Rioni v. Director of the Div. of Employment Security

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392 Mass. 436 (1984)

466 N.E.2d 507


Supreme Judicial Court of Massachusetts, Hampden.

March 9, 1984.

July 9, 1984.


Michael G. West for the employee.

Ralph L. Atkins for A.F.M. Corporation.


Alfred E. Rioni, Jr., was discharged from his job as a pilot for A.F.M. Corporation (A.F.M.) on June 4, 1982. He filed a claim for unemployment compensation benefits pursuant to G.L.c. 151A, and his claim was allowed. A.F.M. requested a hearing pursuant to G.L.c. 151A, § 39 (b). Hearings were held on August 2, September 14, and September 29, 1982, by a review examiner of the Division of Employment Security (division). Relying on G.L.c. 151A, § 25 (e) (2),[2]*437 the review examiner reversed the allowance of benefits. The division's board of review (board) denied Rioni's application for further review, thus making the review examiner's decision the final decision of the board. G.L.c. 151A, § 41 (c). A judge of the Western Hampden Division of the District Court affirmed the decision, and Rioni appealed to this court. G.L.c. 151A, § 42. We affirm.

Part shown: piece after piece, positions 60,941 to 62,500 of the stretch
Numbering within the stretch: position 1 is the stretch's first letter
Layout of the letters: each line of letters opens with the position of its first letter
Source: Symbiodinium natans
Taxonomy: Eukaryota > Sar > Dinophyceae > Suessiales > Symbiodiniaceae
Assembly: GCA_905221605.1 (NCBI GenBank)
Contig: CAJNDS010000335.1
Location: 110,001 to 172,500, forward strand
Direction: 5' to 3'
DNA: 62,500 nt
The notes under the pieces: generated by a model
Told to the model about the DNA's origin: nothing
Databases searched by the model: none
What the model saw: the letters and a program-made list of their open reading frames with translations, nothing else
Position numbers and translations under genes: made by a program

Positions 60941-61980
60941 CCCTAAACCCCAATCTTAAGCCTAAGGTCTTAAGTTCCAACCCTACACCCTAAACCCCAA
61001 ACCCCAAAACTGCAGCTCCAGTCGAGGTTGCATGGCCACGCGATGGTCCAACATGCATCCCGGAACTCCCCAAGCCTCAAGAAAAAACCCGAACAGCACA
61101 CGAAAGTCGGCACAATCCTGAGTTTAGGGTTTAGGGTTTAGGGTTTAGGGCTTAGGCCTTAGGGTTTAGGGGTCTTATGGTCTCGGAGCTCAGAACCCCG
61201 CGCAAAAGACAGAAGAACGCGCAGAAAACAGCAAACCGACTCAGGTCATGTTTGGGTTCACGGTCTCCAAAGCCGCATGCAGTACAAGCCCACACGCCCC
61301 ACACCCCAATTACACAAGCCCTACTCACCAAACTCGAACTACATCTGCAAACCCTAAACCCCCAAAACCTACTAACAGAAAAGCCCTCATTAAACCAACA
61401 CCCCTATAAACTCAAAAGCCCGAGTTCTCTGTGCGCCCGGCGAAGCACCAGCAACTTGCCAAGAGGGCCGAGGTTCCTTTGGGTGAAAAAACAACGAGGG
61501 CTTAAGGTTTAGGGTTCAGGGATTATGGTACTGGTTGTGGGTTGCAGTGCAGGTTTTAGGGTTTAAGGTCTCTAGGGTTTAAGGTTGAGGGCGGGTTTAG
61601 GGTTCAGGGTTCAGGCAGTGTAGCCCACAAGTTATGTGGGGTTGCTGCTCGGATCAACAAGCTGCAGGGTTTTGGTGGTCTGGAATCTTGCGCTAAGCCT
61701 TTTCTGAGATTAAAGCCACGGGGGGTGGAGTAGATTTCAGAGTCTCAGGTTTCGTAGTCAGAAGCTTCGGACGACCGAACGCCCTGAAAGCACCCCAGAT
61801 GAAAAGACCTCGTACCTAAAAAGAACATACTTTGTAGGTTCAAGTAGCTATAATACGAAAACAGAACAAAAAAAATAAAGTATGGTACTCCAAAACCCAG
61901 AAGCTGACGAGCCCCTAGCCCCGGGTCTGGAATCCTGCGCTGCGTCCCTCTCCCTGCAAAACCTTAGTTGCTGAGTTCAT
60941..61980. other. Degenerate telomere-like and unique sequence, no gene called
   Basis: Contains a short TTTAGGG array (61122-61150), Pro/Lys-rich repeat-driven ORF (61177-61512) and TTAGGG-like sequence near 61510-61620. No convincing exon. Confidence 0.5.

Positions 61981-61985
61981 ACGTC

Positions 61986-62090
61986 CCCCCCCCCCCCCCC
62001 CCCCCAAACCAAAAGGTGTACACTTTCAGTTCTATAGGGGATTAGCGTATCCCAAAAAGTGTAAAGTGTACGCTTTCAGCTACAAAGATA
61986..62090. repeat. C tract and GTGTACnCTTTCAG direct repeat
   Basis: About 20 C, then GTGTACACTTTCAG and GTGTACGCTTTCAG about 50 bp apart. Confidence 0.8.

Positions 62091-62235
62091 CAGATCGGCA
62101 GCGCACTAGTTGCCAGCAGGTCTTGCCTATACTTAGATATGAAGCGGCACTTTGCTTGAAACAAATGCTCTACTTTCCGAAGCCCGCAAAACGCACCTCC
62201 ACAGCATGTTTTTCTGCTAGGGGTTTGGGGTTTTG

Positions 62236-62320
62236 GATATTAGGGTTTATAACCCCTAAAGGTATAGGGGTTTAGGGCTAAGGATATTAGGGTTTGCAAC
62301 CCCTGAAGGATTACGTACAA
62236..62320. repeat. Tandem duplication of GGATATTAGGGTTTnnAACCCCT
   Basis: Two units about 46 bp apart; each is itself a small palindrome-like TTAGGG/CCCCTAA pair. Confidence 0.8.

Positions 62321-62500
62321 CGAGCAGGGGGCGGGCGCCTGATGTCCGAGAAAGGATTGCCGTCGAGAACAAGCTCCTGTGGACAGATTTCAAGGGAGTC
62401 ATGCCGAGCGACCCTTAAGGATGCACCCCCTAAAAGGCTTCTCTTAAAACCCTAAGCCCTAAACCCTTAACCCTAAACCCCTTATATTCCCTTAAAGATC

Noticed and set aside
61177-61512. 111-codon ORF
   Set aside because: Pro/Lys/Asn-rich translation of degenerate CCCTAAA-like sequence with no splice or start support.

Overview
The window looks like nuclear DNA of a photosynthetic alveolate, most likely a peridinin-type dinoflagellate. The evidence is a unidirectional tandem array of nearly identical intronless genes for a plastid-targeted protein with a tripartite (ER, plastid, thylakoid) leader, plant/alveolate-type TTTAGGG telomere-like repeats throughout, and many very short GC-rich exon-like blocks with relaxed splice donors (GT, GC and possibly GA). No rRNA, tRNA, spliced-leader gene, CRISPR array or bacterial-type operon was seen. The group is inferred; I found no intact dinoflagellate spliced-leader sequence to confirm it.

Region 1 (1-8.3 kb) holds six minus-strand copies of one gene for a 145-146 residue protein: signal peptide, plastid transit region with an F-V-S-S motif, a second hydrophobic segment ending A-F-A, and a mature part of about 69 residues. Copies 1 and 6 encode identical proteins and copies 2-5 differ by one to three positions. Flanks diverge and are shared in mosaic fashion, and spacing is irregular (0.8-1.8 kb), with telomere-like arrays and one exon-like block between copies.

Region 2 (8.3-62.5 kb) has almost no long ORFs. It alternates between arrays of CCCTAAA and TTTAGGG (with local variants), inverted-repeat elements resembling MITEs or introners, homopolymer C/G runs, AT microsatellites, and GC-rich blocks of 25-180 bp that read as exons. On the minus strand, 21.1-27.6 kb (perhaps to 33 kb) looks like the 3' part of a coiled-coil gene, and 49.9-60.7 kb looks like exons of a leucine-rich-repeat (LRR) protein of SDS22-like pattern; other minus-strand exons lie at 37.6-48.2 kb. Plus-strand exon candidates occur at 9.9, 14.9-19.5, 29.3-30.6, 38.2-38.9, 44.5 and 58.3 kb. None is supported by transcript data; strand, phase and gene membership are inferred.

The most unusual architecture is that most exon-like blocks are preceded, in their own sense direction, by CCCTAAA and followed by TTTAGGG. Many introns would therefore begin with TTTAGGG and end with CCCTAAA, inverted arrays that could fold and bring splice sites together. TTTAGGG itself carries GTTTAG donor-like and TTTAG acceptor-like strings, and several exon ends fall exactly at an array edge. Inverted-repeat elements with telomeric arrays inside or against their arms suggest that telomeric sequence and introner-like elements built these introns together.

We summarize the review examiner's findings of fact. Rioni had worked for A.F.M. as a pilot since March, 1980. By a letter dated March 9, 1982, A.F.M. warned him for failure to follow the flight schedule on January 14, February 9, and February 12, 1982. The letter stated that similar incidents would result in disciplinary action, including the possibility of discharge. On May 17, 1982, Rioni returned to Westfield, Massachusetts, from Danbury, Connecticut, instead of flying to Cortland, New York, and remaining there overnight as specifically instructed by the A.F.M. schedule. Before doing so, he called A.F.M. to recheck the schedule and was told that the schedule was correct and that he must follow it. On May 18 Rioni was sent a letter of suspension effective May 20. A letter of termination followed on June 4, stating that Rioni was being discharged for deliberately refusing to follow the flight schedule.

The review examiner found that "the claimant was discharged for insubordination by deliberately refusing to follow flight schedule. Inasmuch as he had previously been warned for failing to follow flight schedule and told that any further similar incident would result in discharge, his discharge was due solely to deliberate misconduct in wilful disregard of the employing unit's interest within the meaning of [G.L.c. 151A,] section 25(e)(2)."